Tempo helps Massachusetts’ most vulnerable youth transition to adulthood
Last month LTM announced the final list of 2012 Social Innovators chosen by Root Cause, a nonprofit research and consulting firm. Root Cause recognized six nonprofit organizations—LGBT Aging Project, Science Club for Girls, InnerCity Weightlifting, Cooking Matters Massachusetts, Work Express, and Tempo Young Adult Resource Center—for their outstanding impact in the Boston area. Each “Social Innovator” chose a representative to present its mission and ongoing projects to an audience of funders (business leaders, foundations, government officials and philanthropists) as part of a May 2012 showcase event.
Over the next year, each of the six representatives will work one-on-one with Root Cause consultants to expand their organization’s impact. Yolanda Ortiz, program director of Tempo, a nonprofit organization that helps at-risk youth aged 17 to 24 transition into adulthood, spoke with us about Tempo’s work in the Boston area.
“We help a lot of young people who are aging out of the foster care system or aging out of the Department of Youth Services (DYS) [who] are staying with friends or couch-surfing,” Ortiz explained. “We get them linked up with any community resource like food stamps, health insurance if they don’t have it, safe shelter to stay in.”
Staff members call the organization a one-stop resource center where youth can consult with professionals for help with all their needs. Many youth who come to Tempo are searching for a job, a GED, a driver’s license or a permit. Some hope to get reacquainted with their families.
Tempo has an on-site nurse, a nearby counseling center and an attorney available for youth dealing with housing security or issues related to health benefits. The resources at Tempo are open to any young person who wishes to take advantages of them.
“It’s one of the few places where [young adults] don’t have to qualify for services,” said Ortiz. “They don’t have to have a mental health diagnosis. They don’t have to have any particular insurance. [Age] 17 to 24 is our only eligibility requirement.”
According to the Tempo website, more than 800 youth in Massachusetts age out of state custody each year and are expected to transition into adulthood without support. Within two years of leaving the system, approximately one in five become homeless and one in four are incarcerated, costing the state an average of $43,000 per year.
Tempo applied for a Root Cause grant last year, but did not make it through the competitive selection process. However, Ortiz and her colleagues were encouraged to apply again this year. After rounds of presentations and pitches, Tempo was awarded the Root Cause stamp-of-approval. For representatives like Ortiz, the application process was an opportunity to learn and grow professionally.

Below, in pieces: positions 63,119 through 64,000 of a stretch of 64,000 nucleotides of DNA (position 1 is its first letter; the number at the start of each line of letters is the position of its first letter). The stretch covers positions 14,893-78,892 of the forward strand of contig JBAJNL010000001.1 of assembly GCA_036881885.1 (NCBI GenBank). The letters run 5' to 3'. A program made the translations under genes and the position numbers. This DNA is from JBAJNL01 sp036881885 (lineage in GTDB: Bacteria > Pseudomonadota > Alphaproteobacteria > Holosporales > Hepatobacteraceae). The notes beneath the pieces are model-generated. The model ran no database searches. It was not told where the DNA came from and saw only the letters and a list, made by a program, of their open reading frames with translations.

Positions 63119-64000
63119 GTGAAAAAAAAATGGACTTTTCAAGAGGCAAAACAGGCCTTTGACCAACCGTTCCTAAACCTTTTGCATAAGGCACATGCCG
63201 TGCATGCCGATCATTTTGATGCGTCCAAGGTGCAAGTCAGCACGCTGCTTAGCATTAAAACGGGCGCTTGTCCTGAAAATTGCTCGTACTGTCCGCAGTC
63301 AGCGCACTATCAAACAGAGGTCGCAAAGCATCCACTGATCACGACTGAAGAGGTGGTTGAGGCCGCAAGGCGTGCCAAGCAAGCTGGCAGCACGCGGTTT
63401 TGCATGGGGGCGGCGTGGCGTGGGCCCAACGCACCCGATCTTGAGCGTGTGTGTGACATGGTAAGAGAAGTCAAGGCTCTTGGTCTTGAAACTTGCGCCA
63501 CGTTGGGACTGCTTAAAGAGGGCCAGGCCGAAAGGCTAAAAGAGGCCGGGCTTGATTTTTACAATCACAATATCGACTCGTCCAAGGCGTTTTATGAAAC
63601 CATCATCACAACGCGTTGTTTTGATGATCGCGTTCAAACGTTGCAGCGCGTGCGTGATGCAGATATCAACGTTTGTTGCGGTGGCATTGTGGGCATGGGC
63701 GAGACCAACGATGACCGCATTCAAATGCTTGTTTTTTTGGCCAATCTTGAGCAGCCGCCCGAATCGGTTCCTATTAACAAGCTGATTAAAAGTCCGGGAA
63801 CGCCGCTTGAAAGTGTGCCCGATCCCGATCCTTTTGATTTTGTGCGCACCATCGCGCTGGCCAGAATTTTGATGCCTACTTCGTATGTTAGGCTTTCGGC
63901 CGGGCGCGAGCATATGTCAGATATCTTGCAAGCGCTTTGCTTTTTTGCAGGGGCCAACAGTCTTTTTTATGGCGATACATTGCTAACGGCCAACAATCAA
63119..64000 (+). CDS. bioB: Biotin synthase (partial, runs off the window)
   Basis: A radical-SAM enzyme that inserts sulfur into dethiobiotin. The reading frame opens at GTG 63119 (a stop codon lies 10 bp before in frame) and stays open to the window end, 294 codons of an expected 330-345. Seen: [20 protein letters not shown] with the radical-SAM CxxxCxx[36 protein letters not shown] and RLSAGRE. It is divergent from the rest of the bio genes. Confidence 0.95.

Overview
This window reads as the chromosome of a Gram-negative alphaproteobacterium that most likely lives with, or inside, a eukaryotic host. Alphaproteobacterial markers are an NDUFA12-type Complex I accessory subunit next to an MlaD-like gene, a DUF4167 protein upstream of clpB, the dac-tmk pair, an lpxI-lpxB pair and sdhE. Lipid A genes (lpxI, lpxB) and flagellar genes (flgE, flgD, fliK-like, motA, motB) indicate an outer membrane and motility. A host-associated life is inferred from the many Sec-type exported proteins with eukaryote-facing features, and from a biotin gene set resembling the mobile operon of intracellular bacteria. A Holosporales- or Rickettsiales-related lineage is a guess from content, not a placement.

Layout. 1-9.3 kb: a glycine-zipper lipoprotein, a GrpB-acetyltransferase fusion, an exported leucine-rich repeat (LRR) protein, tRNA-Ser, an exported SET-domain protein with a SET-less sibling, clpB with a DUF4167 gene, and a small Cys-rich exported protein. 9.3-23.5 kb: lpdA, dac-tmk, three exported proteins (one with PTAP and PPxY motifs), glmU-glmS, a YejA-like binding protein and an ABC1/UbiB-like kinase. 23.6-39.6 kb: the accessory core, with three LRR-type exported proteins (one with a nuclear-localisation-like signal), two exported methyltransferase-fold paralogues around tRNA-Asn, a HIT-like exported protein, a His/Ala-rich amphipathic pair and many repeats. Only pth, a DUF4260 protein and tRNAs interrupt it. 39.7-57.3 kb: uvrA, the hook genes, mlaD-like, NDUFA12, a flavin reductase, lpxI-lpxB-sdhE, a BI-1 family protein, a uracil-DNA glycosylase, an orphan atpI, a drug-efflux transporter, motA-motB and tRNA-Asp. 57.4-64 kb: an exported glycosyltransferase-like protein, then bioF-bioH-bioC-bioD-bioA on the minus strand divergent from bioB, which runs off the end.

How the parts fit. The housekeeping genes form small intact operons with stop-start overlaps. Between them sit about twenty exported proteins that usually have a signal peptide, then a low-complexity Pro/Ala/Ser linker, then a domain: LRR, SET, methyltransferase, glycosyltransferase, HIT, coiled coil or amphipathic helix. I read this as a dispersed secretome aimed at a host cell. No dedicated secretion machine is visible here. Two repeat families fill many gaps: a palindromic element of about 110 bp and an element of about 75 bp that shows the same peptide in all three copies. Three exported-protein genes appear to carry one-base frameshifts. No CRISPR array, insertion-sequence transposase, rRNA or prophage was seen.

“One of my biggest struggles was with the public speaking,” Ortiz admitted. “I was like, ‘Oh my god, we have to speak in front of 300 people?’ But [Root Cause] did a great job of preparing us.”
Ortiz has been granted 12 months of intensive support from the Social Innovation Forum. These services include one year of executive coaching and access to marketing services, legal services, research analysis and leadership development. In addition to these services, valued at over $100,000, Tempo also received a $10,000 grant.
Tempo and its partners are currently developing a new micro-enterprise venture in which youth will be able to gain critical employment skills. Young people will graduate from the 15-week course with work experience and certificates in Adobe and other computer applications.
According to Ortiz, the majority of the funding will go straight into the pockets of the young people in the form of paid internships at Tempo. Ortiz has also partnered up with fellow Social Innovator Alicia McCabe to bring “Cooking Matters” classes to Tempo to teach young people how to maintain a healthy diet.
How do programs like Tempo operate on a day-to-day basis? Ortiz recalls a man named Tommy who came to Tempo after being released from juvenile detention:
Tommy was a young man who turned 18 in DYS custody. And at age 18 they were like, “OK, you’re out of jail. Goodbye!” He got dropped off by a cab at our front door step. When he walked in, we asked him, “What’s going on?” And he said, “I don’t have a place to live. I don’t have any food. I don’t have any clean clothes. My family’s not around…I don’t know what to do.” In one day, he was able to meet with our staff, and we got him placed in an emergency shelter. We got him linked up with food stamps, health insurance and outpatient counseling next door. Eventually, after he had a place to live and some food, we were able to provide him with an internship so that he could make some money. Now he’s living in a residential program with a group of young men who are living in recovery.
The majority of the youth who come to Tempo stay temporarily to fill out a job application or gain access to housing. However, Ortiz and her team have seen Tempo’s biggest impact on youth who stay long term. Currently, only 15% of the young people who come to Tempo work regularly with a transition facilitator. Ortiz hopes to bring that number up to 25% by next year.
Until then Ortiz is taking advantage of her new resources to draw as much support to Tempo as possible.
“It’s been nervous, exciting, and stressful,” Ortiz said. “I’m hoping that we can use the Root Cause stamp-of-approval to show people that we do have a program that works, and we are working with a vulnerable population that most people forget about.”